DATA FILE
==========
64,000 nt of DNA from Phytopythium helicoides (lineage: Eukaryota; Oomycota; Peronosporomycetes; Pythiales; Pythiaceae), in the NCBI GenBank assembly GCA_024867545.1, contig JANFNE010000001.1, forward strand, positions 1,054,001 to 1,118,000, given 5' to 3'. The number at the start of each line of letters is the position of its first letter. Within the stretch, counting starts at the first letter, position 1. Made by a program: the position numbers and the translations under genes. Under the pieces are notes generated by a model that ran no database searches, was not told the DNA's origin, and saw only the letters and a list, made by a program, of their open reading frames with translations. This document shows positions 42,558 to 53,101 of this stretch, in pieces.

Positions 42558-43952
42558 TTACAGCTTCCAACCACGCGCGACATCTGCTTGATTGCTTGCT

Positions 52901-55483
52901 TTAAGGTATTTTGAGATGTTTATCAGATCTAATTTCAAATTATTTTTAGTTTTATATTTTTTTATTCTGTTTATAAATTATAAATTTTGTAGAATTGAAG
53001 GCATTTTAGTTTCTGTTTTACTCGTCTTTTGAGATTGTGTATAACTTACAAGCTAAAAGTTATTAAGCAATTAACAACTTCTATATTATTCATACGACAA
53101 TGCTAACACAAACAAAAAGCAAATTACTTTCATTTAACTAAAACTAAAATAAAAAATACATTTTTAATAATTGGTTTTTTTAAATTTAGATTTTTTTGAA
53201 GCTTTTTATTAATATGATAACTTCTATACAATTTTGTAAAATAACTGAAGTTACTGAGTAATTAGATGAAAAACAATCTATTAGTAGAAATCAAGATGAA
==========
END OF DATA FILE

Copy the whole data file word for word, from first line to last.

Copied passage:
64,000 nt of DNA from Phytopythium helicoides (lineage: Eukaryota; Oomycota; Peronosporomycetes; Pythiales; Pythiaceae), in the NCBI GenBank assembly GCA_024867545.1, contig JANFNE010000001.1, forward strand, positions 1,054,001 to 1,118,000, given 5' to 3'. The number at the start of each line of letters is the position of its first letter. Within the stretch, counting starts at the first letter, position 1. Made by a program: the position numbers and the translations under genes. Under the pieces are notes generated by a model that ran no database searches, was not told the DNA's origin, and saw only the letters and a list, made by a program, of their open reading frames with translations. This document shows positions 42,558 to 53,101 of this stretch, in pieces.

Positions 42558-43952
42558 TTACAGCTTCCAACCACGCGCGACATCTGCTTGATTGCTTGCT

Positions 52901-55483
52901 TTAAGGTATTTTGAGATGTTTATCAGATCTAATTTCAAATTATTTTTAGTTTTATATTTTTTTATTCTGTTTATAAATTATAAATTTTGTAGAATTGAAG
53001 GCATTTTAGTTTCTGTTTTACTCGTCTTTTGAGATTGTGTATAACTTACAAGCTAAAAGTTATTAAGCAATTAACAACTTCTATATTATTCATACGACAA
53101 TGCTAACACAAACAAAAAGCAAATTACTTTCATTTAACTAAAACTAAAATAAAAAATACATTTTTAATAATTGGTTTTTTTAAATTTAGATTTTTTTGAA
53201 GCTTTTTATTAATATGATAACTTCTATACAATTTTGTAAAATAACTGAAGTTACTGAGTAATTAGATGAAAAACAATCTATTAGTAGAAATCAAGATGAA